Though they have a large a la carte lunch menu, the best deal is the 13.50 euro lunch 'formule.' One appetizer, one entree, a glass of wine, and a coffee. The food, of course, is of the finest bistronomic pedigree. Even weekday lunch reservations are tough to get.
The chef, Philippe Delacourcelle, is known around Paris as the 'spice-man', or something like that. Though he's fond of his spice cabinet, he uses it in very restrained manners, which is very French. Though I do love spices myself, fine cuisine is based on the subtlety of flavors, which can be lost in aggressive spicing.
My meal was actually quite sublime. The first course was a little cast-iron pot filled with different cauliflower preparations (raw, roasted, pureed), gently scented with garam masala. It was very reminiscent of a dish I had at Ubuntu in Napa, except that one was spiced with vadouvan. This version somehow managed to bring out the full spectrum of cauliflower flavors. Outstanding.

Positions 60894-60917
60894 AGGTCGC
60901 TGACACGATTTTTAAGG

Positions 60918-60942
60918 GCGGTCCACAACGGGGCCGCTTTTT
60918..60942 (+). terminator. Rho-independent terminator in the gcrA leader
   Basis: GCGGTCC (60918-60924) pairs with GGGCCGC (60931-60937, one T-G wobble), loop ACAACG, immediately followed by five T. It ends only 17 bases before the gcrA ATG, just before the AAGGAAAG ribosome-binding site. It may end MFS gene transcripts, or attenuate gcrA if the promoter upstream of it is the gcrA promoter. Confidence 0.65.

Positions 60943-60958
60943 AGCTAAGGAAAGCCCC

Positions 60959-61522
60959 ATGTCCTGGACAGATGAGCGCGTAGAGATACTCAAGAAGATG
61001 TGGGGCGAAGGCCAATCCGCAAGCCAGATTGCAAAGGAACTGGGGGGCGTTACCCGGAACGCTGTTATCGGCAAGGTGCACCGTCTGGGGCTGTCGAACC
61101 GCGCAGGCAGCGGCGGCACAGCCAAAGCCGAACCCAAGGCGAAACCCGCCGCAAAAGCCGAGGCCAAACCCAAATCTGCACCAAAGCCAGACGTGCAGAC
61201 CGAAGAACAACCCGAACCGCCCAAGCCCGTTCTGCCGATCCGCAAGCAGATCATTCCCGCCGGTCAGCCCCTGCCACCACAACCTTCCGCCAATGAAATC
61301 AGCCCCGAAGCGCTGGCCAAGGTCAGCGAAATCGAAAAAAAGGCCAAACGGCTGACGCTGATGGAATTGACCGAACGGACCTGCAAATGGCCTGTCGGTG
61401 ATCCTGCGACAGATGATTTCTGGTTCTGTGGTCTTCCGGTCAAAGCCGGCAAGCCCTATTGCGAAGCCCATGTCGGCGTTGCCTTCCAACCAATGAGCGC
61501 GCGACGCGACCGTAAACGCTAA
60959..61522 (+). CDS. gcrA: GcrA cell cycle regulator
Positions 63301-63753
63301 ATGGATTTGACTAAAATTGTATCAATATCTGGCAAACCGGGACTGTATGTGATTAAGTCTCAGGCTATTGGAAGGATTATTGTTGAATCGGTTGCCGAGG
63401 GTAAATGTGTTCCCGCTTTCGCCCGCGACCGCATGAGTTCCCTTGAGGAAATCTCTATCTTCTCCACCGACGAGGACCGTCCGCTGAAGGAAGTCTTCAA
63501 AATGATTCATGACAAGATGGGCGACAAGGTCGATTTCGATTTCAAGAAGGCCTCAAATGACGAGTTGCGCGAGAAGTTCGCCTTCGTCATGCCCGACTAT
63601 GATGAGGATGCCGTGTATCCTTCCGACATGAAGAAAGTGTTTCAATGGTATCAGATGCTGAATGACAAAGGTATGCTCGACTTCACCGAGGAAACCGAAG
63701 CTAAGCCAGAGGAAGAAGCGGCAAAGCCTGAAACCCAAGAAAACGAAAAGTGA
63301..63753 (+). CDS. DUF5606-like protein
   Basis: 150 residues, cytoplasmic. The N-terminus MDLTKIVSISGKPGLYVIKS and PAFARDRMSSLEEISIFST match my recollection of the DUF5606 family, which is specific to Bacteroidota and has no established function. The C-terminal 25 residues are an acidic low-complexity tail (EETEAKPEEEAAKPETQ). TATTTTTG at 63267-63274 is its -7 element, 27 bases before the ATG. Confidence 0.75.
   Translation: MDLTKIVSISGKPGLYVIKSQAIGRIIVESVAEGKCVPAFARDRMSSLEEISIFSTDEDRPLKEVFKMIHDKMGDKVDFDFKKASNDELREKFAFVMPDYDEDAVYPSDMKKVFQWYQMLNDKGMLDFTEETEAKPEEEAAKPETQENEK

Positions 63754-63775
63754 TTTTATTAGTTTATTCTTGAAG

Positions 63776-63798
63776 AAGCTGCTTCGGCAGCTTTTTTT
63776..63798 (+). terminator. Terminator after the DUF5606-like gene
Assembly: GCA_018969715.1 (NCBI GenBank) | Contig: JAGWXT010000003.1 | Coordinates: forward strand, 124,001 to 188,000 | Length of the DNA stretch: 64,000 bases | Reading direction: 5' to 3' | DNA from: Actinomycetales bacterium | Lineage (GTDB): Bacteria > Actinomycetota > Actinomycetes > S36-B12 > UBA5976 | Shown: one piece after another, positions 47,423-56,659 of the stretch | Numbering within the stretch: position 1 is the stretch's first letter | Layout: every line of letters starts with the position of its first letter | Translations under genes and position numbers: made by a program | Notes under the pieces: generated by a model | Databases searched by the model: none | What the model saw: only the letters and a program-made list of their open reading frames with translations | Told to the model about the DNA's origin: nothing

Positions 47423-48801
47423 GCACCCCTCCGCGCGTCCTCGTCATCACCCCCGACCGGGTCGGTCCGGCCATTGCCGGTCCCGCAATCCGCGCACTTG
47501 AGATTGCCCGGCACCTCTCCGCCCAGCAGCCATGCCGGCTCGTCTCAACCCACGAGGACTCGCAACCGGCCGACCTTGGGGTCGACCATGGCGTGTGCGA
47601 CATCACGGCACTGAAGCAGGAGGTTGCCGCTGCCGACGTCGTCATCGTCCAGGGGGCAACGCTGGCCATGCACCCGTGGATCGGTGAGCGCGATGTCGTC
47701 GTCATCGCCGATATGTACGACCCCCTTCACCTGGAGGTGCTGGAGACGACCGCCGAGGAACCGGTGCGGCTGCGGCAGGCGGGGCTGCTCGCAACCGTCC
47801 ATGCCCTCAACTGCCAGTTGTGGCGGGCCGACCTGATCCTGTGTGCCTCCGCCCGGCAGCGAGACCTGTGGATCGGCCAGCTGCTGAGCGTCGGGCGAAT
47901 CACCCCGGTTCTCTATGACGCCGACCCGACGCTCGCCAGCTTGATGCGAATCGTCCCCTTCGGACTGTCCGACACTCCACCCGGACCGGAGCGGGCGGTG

My second course, though a little less flawless, was still excellent. A small piece of sea bass had been baked slowly, and served with tomato preserves, turmeric, cumin and fondant potatoes. The portion was small, but at 13.50 euros, I wasn't complaining. Again, the spicing was present but not overwhelming, giving the dish a somewhat exotic scent without masking the quality of the ingredients.
Maybe lunch is the key to a great food culture. Most French people, regardless of their profession, still take the time to enjoy lunch. Many places of work provide lunch vouchers, which can be redeemed at many if not most restaurants. They drink wine, eat well and slowly, and then go back to work. In the US, going 'out' for lunch usually involves either a business lunch or a fast option. However, lunch can be a great way for finer restaurants to break even, or even make money. With a restricted menu and simpler dishes, chefs can have the cooks, who would have been there prepping anyway, work on the line at the same time. If this simple economic difference can make or break a great restaurant, our lunching habits may be the key to explaining the difference between our food culture and Europe's.
In any case, I'd love to go back and try Le Pre Verre's dinner menu.
Le Pre Verre
8, rue Thenard